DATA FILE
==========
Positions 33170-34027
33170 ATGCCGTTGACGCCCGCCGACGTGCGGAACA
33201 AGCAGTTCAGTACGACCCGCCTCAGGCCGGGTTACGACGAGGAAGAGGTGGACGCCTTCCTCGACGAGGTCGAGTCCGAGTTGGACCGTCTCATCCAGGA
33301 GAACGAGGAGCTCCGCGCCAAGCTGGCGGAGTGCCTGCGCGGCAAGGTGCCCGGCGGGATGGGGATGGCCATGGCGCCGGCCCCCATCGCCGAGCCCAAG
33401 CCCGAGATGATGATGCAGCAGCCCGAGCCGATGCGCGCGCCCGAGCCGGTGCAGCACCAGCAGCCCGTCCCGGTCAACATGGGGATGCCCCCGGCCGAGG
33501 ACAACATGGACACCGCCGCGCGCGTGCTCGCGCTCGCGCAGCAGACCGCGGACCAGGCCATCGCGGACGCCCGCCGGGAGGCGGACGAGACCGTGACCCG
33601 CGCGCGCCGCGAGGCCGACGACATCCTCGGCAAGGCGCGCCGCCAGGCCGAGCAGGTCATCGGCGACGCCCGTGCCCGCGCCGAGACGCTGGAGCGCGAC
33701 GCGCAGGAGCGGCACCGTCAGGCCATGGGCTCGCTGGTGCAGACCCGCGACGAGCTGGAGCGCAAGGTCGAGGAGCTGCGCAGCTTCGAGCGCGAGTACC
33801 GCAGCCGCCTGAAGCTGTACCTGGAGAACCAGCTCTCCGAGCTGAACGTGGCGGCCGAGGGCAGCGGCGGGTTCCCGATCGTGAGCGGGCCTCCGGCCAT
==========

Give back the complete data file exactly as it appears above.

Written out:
Positions 33170-34027
33170 ATGCCGTTGACGCCCGCCGACGTGCGGAACA
33201 AGCAGTTCAGTACGACCCGCCTCAGGCCGGGTTACGACGAGGAAGAGGTGGACGCCTTCCTCGACGAGGTCGAGTCCGAGTTGGACCGTCTCATCCAGGA
33301 GAACGAGGAGCTCCGCGCCAAGCTGGCGGAGTGCCTGCGCGGCAAGGTGCCCGGCGGGATGGGGATGGCCATGGCGCCGGCCCCCATCGCCGAGCCCAAG
33401 CCCGAGATGATGATGCAGCAGCCCGAGCCGATGCGCGCGCCCGAGCCGGTGCAGCACCAGCAGCCCGTCCCGGTCAACATGGGGATGCCCCCGGCCGAGG
33501 ACAACATGGACACCGCCGCGCGCGTGCTCGCGCTCGCGCAGCAGACCGCGGACCAGGCCATCGCGGACGCCCGCCGGGAGGCGGACGAGACCGTGACCCG
33601 CGCGCGCCGCGAGGCCGACGACATCCTCGGCAAGGCGCGCCGCCAGGCCGAGCAGGTCATCGGCGACGCCCGTGCCCGCGCCGAGACGCTGGAGCGCGAC
33701 GCGCAGGAGCGGCACCGTCAGGCCATGGGCTCGCTGGTGCAGACCCGCGACGAGCTGGAGCGCAAGGTCGAGGAGCTGCGCAGCTTCGAGCGCGAGTACC
33801 GCAGCCGCCTGAAGCTGTACCTGGAGAACCAGCTCTCCGAGCTGAACGTGGCGGCCGAGGGCAGCGGCGGGTTCCCGATCGTGAGCGGGCCTCCGGCCAT